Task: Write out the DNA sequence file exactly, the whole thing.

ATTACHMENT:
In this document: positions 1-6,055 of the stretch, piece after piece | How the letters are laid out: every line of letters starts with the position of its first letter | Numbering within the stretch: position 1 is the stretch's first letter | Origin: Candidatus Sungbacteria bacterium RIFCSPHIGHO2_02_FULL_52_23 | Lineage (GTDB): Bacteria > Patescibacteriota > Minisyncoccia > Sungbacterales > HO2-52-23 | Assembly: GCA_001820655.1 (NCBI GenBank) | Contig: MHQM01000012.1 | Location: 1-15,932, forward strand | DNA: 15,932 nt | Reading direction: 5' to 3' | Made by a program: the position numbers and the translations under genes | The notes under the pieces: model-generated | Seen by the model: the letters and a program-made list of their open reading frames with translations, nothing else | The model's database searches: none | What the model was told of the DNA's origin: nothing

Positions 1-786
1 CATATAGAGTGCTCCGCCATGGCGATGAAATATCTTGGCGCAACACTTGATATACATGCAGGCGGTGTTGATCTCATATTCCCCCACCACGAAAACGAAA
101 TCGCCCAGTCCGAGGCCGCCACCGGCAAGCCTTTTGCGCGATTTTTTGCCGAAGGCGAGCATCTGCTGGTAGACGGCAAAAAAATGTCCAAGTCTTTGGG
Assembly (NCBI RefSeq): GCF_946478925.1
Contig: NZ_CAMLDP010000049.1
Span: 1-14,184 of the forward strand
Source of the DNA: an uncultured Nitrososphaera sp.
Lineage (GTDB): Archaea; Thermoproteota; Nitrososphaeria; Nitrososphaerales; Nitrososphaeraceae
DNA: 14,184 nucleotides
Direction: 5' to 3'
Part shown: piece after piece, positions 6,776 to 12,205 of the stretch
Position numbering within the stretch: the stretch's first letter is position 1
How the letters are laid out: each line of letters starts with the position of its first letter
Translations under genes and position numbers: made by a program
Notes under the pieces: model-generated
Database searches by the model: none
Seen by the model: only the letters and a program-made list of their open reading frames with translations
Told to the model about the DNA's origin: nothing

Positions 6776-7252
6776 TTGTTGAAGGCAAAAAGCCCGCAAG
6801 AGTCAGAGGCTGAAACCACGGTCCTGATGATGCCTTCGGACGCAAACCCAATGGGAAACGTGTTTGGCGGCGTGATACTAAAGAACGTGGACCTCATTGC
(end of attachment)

In this document: positions 1-6,055 of the stretch, piece after piece | How the letters are laid out: every line of letters starts with the position of its first letter | Numbering within the stretch: position 1 is the stretch's first letter | Origin: Candidatus Sungbacteria bacterium RIFCSPHIGHO2_02_FULL_52_23 | Lineage (GTDB): Bacteria > Patescibacteriota > Minisyncoccia > Sungbacterales > HO2-52-23 | Assembly: GCA_001820655.1 (NCBI GenBank) | Contig: MHQM01000012.1 | Location: 1-15,932, forward strand | DNA: 15,932 nt | Reading direction: 5' to 3' | Made by a program: the position numbers and the translations under genes | The notes under the pieces: model-generated | Seen by the model: the letters and a program-made list of their open reading frames with translations, nothing else | The model's database searches: none | What the model was told of the DNA's origin: nothing

Positions 1-786
1 CATATAGAGTGCTCCGCCATGGCGATGAAATATCTTGGCGCAACACTTGATATACATGCAGGCGGTGTTGATCTCATATTCCCCCACCACGAAAACGAAA
101 TCGCCCAGTCCGAGGCCGCCACCGGCAAGCCTTTTGCGCGATTTTTTGCCGAAGGCGAGCATCTGCTGGTAGACGGCAAAAAAATGTCCAAGTCTTTGGG
Assembly (NCBI RefSeq): GCF_946478925.1
Contig: NZ_CAMLDP010000049.1
Span: 1-14,184 of the forward strand
Source of the DNA: an uncultured Nitrososphaera sp.
Lineage (GTDB): Archaea; Thermoproteota; Nitrososphaeria; Nitrososphaerales; Nitrososphaeraceae
DNA: 14,184 nucleotides
Direction: 5' to 3'
Part shown: piece after piece, positions 6,776 to 12,205 of the stretch
Position numbering within the stretch: the stretch's first letter is position 1
How the letters are laid out: each line of letters starts with the position of its first letter
Translations under genes and position numbers: made by a program
Notes under the pieces: model-generated
Database searches by the model: none
Seen by the model: only the letters and a program-made list of their open reading frames with translations
Told to the model about the DNA's origin: nothing

Positions 6776-7252
6776 TTGTTGAAGGCAAAAAGCCCGCAAG
6801 AGTCAGAGGCTGAAACCACGGTCCTGATGATGCCTTCGGACGCAAACCCAATGGGAAACGTGTTTGGCGGCGTGATACTAAAGAACGTGGACCTCATTGC